Guest Feature: Developer for Children’s Museum still pushing


Guest Feature: Developer for Children’s Museum still pushing

Nancy Shaver
St Augustine, FL

The development plan for the St Johns Children’s Museum does not make sense to me, and it shouldn’t to the City Commissioners or the administration at the City of St Augustine, either. For a minute, let’s not use the term “Children’s Museum” and instead, say “developer”.

During a public meeting on April 11, city officials met with city-wide opposition voiced by our residents. Given clear guidelines from the Department of Environmental Protection making this project unsuitable, and additional traffic burdens complained about by the residents, I believe the decision announced on April 14th, not to move forward with this project, is clearly wise, sound, and follows a reasonable path.

There was, however, considerable enthusiasm for green space that could be used by all, including children.

The proposed developer for Riberia Point:

• Has been working on this project for seven years without success; attempted to build on the Island but was turned down
• As of June 30, had $185,000 in assets; claims pledges over 5 years of $1.5 million but unsubstantiated
• Proposes building a $6M facility (without accounting for the much higher building costs on a landfill)
• Claimed on its website to have secured a 30 year lease with the City (in violation of provision 5 of its memorandum of understanding with the City)
• No revenue to the City
• Taxpayer expense for site preparation and utilities currently estimated at over $500K

The public has yet to see a viable business plan. In order to operate the planned building, an estimated 85,000 visitors are needed annually. Only 25-30K children live in the County, primarily in the north and northwest quadrants, with only 1,800 living inside the City.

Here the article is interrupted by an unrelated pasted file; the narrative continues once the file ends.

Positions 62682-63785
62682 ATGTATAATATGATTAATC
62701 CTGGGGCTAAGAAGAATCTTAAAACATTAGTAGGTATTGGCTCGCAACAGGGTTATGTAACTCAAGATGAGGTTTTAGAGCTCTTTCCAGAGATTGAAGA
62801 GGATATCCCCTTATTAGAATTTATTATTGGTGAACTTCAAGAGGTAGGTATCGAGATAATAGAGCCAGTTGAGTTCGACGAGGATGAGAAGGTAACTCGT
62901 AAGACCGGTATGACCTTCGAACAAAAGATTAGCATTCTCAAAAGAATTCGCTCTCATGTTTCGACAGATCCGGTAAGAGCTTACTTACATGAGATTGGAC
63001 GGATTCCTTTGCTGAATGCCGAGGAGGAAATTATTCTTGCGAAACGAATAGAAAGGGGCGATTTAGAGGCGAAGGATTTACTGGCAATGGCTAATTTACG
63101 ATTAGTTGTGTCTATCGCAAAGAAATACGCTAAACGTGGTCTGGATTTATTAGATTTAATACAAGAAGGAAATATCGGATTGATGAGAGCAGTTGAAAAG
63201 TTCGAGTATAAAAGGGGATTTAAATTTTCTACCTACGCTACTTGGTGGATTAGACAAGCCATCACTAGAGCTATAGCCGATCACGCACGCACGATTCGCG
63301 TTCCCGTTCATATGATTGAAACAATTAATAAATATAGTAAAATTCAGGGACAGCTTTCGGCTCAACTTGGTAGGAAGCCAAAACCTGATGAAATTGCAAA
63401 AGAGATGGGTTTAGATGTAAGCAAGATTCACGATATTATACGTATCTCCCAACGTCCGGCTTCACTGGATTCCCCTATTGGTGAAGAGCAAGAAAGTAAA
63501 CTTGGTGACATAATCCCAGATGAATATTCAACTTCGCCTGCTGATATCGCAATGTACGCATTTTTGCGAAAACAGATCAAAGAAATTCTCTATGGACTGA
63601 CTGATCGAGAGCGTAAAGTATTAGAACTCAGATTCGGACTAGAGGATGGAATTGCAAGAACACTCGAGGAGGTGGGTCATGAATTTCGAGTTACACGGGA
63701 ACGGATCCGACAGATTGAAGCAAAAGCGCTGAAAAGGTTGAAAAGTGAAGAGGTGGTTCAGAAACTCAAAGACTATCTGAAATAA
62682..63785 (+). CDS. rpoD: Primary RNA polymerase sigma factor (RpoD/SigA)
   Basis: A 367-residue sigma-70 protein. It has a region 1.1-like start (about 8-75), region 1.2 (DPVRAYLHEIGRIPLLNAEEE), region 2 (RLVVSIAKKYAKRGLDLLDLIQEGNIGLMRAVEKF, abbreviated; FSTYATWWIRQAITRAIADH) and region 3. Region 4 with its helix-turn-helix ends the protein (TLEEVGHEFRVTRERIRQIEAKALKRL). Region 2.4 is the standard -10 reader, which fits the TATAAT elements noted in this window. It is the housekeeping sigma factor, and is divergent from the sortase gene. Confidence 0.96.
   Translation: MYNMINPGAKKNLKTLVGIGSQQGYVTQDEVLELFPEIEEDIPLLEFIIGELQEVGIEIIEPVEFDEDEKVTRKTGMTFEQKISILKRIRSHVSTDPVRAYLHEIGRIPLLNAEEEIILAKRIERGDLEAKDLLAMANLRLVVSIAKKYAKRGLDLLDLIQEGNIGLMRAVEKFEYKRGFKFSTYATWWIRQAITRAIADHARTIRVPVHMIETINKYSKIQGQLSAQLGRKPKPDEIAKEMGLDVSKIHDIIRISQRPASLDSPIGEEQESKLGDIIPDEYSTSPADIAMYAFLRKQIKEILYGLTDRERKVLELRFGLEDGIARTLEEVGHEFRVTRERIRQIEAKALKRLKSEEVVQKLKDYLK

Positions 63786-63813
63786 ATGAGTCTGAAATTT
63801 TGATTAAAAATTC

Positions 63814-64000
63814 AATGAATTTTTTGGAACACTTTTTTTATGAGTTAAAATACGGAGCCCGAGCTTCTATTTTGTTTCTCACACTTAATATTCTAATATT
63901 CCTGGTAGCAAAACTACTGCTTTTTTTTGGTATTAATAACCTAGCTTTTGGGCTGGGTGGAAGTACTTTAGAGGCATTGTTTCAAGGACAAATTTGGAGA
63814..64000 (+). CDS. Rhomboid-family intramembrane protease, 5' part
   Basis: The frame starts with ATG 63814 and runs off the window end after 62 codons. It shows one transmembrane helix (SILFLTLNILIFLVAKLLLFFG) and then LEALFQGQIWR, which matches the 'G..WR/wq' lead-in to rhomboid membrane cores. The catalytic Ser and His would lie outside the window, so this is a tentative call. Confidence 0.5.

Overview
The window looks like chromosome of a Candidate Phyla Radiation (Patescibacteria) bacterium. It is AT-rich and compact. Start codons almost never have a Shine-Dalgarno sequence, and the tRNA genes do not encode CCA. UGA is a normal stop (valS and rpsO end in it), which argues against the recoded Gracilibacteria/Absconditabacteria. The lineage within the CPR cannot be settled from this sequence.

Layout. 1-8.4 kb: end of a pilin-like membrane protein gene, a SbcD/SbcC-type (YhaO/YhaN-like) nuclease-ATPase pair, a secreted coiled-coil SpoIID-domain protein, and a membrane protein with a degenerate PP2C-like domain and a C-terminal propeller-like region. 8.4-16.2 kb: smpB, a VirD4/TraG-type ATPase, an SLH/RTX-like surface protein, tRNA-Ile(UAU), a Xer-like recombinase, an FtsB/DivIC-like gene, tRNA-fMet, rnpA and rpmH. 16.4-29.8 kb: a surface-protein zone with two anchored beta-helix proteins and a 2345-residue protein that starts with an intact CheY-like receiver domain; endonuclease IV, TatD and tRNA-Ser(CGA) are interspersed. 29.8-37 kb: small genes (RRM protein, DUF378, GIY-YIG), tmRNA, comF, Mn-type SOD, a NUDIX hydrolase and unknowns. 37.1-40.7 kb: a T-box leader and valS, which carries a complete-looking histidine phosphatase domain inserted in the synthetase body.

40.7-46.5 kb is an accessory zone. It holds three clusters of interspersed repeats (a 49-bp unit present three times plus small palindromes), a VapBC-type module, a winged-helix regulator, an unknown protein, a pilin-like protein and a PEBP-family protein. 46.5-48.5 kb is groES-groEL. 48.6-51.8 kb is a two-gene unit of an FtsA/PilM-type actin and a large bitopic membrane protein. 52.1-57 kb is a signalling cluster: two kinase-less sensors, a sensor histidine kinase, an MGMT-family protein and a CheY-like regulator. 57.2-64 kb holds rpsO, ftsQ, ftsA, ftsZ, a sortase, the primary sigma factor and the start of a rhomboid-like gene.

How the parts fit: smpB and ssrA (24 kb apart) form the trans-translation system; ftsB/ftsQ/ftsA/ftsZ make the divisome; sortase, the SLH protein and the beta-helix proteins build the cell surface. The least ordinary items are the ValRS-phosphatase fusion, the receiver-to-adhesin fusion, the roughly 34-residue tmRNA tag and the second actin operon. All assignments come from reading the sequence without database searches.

About 60K-100K children are likely in the tourist mix.

Here’s how that would play out using standard business plan analysis:

• Local market: Assume a 20% penetration in the local market (a high assumption, given the 600 square mile geography), and 1.5 visits per year, also high. That would yield 10K-15k children. Being generous assume 5k caregivers/parents.
• Local market likely yield: 20,000 annually.

• Tourist market: One of the few known tourist numbers in St. Augustine is the number of school children who visit the Castillo de San Marcos National Monument — it’s about 60K. About 200K people visit the Alligator Farm, and we can assume generously that half are children. So 100K is a high tourist assumption (taking the higher of the two). Assuming 20% capture, which given the many competing activities –beach, ships, Pirate Museum-is very high, that would be another 20K.
• Tourist market likely yield: 20,000 annually

• Total market likely yield: 40,000 annual visitors, less than half of what is needed

Thanks for your consideration.

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